Glam Media is a women-focused distributed media network that represents and packages content from over 400 sources including fashion blogs, websites and magazines. Along with Glam.com, its flagship, it brings together content relevant to women while giving advertisers an efficient access to fragmented inventory. It is one of the companies we covered earlier in Women & Web 3.0.
Co-founded in 2003 by Samir Arora, Raj Narayan, Fernando Ruarte and Dianna Mullins, the company aims at dominating the market for online advertising for women. Glam Evolution is their ad serving platform.
In November 2007, Lifetime Television partnered with Glam Media to use its vertical network and soon re-launched its website myLifetime.com. Lifetime would use Glam Media’s aggregated content for a ‘Beauty and Style’ channel on its website, while Glam media would use broadband video, interactive media to enhance its content.
Recently, Glam has also announced a Lifestyle focused initiative in direct competition with Martha Stewart, one of the biggest names in lifestyle media.
Glam makes money selling ads both on its own site and partner sites. Glam claims to attract a CPM of $20-25 and keeps 40-50% of the revenues from advertising on partner sites. It has attracted marquee advertisers such as Neiman Marcus and Bergdorf Goodman among fashion retailers, as well as designer brands such as Rebecca Taylor & BCBG Max Azria. Other advertisers include Victoria’s Secret, H&M, Nike, Max Factor and Lacoste. Glam’s chief competitor is iVillage, one of the oldest women’s online media companies that was acquired by NBC. iVillage also has a vertical ad network powered by Adify.
Glam has recently raised $85 million in financing, with $20 million in debt and $65 million in equity from Hubert Burda Media, GLG Partners, Duff Ackerman & Goodrich and Hercules Technology Growth Capital among others and is apparently valued at half a billion. It plans to use the funds for acquiring advertising technology, other sites and expanding its global operations. The new financing comes on top of the $30 Million it had raised in 3 rounds earlier from Accel Partners, DFJ, and others.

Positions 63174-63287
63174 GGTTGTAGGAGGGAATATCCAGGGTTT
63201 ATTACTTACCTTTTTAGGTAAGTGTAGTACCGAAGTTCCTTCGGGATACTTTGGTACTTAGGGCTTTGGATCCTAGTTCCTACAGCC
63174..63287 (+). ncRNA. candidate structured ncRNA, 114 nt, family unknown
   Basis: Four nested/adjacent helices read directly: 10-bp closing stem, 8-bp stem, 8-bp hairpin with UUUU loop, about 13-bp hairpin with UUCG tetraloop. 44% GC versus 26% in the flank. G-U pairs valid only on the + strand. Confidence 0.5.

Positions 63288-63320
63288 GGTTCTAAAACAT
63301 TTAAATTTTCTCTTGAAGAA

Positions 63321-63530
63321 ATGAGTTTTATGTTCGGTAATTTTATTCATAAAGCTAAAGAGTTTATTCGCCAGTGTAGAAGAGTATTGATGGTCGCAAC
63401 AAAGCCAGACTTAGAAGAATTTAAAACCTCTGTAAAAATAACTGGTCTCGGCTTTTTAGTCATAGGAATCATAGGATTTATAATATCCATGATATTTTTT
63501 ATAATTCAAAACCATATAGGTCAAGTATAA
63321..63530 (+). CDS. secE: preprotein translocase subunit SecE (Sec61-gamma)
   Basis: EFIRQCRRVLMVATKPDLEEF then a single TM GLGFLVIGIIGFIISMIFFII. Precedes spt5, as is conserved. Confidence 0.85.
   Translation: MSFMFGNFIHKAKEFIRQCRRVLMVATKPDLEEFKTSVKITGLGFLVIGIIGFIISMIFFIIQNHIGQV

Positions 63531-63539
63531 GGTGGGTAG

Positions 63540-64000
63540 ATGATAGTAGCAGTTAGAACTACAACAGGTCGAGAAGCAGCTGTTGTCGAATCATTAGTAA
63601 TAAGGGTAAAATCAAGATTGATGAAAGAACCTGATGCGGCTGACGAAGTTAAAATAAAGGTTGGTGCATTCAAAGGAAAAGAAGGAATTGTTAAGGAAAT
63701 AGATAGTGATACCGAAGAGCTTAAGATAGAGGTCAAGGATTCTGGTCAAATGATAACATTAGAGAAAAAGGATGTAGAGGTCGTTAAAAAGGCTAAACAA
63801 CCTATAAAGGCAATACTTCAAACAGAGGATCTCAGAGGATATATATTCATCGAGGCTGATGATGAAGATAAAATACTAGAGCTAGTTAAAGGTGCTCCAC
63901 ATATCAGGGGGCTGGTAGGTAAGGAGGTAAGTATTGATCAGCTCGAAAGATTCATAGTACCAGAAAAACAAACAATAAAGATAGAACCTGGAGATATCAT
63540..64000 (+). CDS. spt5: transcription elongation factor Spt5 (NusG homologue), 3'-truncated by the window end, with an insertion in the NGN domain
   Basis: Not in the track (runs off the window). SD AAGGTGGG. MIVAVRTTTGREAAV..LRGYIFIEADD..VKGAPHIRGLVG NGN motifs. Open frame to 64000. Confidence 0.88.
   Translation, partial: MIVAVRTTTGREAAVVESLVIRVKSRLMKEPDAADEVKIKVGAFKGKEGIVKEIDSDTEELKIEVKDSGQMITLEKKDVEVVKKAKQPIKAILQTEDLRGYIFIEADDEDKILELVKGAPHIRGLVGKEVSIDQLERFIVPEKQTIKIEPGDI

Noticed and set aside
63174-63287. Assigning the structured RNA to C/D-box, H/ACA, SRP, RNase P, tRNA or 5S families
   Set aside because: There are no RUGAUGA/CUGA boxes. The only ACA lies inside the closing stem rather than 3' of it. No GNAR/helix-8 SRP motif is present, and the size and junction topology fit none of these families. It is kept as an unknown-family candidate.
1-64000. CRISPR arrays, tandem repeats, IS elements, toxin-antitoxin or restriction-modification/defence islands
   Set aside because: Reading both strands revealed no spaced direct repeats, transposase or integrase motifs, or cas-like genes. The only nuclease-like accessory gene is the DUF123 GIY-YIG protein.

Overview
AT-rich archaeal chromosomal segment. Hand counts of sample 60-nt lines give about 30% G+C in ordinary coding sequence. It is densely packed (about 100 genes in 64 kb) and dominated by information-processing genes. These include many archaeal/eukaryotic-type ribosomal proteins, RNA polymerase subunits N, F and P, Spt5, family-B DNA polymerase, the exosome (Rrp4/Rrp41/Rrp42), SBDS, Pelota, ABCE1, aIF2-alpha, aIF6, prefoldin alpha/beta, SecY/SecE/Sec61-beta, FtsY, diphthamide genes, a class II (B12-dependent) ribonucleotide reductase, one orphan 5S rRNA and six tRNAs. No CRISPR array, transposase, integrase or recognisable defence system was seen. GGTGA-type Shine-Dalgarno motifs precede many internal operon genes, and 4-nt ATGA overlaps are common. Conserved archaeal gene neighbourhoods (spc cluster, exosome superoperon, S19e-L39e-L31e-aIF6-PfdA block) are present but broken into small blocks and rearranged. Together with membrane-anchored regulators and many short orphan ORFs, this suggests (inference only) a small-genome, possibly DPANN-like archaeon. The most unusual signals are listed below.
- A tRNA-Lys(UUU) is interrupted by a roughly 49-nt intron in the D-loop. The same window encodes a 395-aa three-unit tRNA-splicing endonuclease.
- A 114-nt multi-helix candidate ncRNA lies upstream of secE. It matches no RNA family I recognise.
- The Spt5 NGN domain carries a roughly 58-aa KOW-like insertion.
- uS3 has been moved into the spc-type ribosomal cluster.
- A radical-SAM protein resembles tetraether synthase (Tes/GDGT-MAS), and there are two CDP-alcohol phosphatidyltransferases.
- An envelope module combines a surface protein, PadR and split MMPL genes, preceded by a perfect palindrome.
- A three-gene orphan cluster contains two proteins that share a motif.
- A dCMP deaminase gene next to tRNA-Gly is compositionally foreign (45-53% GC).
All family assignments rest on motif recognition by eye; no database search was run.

According to Alexa rankings, the three month average for glam.com is 8,512. The site gets 2.8 Million unique visitors a month, according to Quantcast. The visits per month are estimated to be 4.9 Million. Besides its own site, the Glam vertical network encompasses 400 other publishers, close to 45 Million monthly unique visitors and almost a Billion monthly page views. Though the company lost around $3.7 million in 2007, the projected revenues for 2008 are $150 million with $40 million in profit.
Glam is believed to be luring away publishers from other networks like Martha Stewart and iVillage (both powered by Adify) with hefty “guarantees,” a practice that ad networks often use to win the rights to represent interesting publishers. Google paid such a “guarantee” of $900 Million to News Corp. to earn the rights to represent MySpace, but has since had limited success in monetizing MySpace.
In the end, Glam’s revenue projections are just as vulnerable to “defections” as those of its competitors. If it can continue to deliver high CPM ads to its publishers, they would stay, if not, they would leave. What’s encouraging for publishers in the women’s vertical is that the ad networks have ramped up to a level where there is plenty of competitive forces at play. So, as Glam fights iVillage and Martha Stewart, it is the publishers who stand to gain!
Glam’s opportunity to become a major force in the fashion and lifestyle vertical is well beyond its current media focus. To harness the full opportunity, it should look into a full-fledged web 3.0 strategy that includes commerce, personalization, and vertical search to add to its content and community oriented offering. In fact, an excellent acquisition for Glam would be its partner site, TheFind.com which offers vertical search for lifestyle products.
In general, fashion and lifestyle is a backwaters category as far as technology is concerned. Glam has done a more than decent job in creating a seat for itself at the fashion table.
Can it go farther? Time will tell!
This segment is a part in the series : Deal Radar 2008